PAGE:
Most headlights unsafe on unlit roads, AAA finds
Most car headlights donêt perform adequately on roads that lack overhead lighting, which is the case with most rural roads, but also many suburban ones. Halogen headlights, found in more than 80 percent of vehicles on the road today, may fail to safely illuminate unlit roads at speeds as low as 40 MPH. Thatês the conclusion of a new study by the American Automobile Association (AAA).
That means that when traveling on unlit roadways, todayês headlights fail to light the full distance necessary for a driver to detect an object or obstacle in the road, react and come to a complete stop. High beams help for speeds under 48 mph, but a recent AAA survey found that only a third of Americans use high beams regularly.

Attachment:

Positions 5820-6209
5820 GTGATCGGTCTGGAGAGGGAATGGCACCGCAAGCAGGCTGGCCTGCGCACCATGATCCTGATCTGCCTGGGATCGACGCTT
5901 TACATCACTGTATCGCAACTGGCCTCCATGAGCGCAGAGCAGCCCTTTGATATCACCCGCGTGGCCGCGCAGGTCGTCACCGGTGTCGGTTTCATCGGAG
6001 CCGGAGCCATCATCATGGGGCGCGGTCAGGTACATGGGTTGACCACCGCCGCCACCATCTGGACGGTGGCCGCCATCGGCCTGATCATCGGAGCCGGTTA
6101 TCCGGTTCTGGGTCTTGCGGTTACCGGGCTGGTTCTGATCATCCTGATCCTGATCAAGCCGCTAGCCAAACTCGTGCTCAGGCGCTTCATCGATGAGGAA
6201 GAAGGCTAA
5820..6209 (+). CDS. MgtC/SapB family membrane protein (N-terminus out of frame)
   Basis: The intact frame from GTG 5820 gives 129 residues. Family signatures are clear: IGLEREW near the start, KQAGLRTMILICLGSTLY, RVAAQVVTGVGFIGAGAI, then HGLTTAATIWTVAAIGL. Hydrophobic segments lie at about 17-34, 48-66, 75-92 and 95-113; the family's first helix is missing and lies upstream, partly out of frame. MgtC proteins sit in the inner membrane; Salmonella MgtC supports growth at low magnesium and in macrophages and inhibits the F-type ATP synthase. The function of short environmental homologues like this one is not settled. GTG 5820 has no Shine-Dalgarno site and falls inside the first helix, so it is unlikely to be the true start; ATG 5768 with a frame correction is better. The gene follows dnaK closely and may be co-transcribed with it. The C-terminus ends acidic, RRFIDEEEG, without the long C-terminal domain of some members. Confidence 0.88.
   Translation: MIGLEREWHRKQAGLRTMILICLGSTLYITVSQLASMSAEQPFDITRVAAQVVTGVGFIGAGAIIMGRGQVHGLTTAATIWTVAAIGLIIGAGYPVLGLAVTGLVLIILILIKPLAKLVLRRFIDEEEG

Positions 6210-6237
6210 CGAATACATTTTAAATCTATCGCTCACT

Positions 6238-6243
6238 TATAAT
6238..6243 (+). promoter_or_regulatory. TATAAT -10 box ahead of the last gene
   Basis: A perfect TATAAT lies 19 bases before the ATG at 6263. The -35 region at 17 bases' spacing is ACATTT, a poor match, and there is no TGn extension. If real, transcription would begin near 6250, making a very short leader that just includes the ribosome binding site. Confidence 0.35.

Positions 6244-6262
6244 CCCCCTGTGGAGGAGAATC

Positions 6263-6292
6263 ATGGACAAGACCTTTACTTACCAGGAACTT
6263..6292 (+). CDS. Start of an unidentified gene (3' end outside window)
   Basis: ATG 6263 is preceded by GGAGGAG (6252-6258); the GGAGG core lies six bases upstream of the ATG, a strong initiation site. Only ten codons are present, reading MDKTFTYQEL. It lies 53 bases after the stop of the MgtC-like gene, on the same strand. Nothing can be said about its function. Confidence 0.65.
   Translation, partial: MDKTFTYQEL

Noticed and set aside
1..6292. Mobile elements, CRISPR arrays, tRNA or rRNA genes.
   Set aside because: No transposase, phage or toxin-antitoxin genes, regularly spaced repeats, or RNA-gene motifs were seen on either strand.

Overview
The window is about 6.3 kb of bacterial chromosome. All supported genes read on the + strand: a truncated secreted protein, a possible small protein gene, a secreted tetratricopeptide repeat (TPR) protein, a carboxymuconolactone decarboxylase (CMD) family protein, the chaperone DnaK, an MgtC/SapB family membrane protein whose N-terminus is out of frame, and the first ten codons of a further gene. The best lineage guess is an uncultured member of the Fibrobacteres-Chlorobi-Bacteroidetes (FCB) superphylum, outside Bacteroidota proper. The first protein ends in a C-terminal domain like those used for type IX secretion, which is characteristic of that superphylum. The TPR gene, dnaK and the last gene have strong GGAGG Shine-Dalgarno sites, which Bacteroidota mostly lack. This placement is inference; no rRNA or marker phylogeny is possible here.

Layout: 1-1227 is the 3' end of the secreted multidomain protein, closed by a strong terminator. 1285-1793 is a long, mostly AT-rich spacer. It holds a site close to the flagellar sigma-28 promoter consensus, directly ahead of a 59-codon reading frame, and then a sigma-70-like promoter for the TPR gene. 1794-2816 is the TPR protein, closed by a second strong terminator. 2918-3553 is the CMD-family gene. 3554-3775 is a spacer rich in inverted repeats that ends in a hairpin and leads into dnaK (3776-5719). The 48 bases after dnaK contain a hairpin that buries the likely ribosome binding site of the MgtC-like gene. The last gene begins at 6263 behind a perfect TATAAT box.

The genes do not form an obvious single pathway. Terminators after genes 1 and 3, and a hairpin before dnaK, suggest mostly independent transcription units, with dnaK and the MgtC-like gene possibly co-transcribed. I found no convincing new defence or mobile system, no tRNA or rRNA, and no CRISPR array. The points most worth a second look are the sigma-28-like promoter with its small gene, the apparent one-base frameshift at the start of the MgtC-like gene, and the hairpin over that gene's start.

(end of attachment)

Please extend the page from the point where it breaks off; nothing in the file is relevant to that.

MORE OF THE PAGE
Though HID and LED headlights illuminate dark roads 25 percent better than halogens, they still may fail to fully light roads at speeds over 45 mph.
Another headlight problem offers a potential service opportunity for dealers: The protective coating used on the plastics of modern lenses can deteriorate and cloud after about five years, reducing light output and increasing light scatter, which results in glare for other drivers. Only 20 percent of Americans have had their headlights restored, according to AAA. Doing so doubles the maximum light intensity and reduces glare.
An annual service on older vehicles will increase nighttime visibility and minimize distracting glare for fellow drivers, said John Nielsen, AAA managing director, Automotive Engineering and Repair.Download Bulletin PDF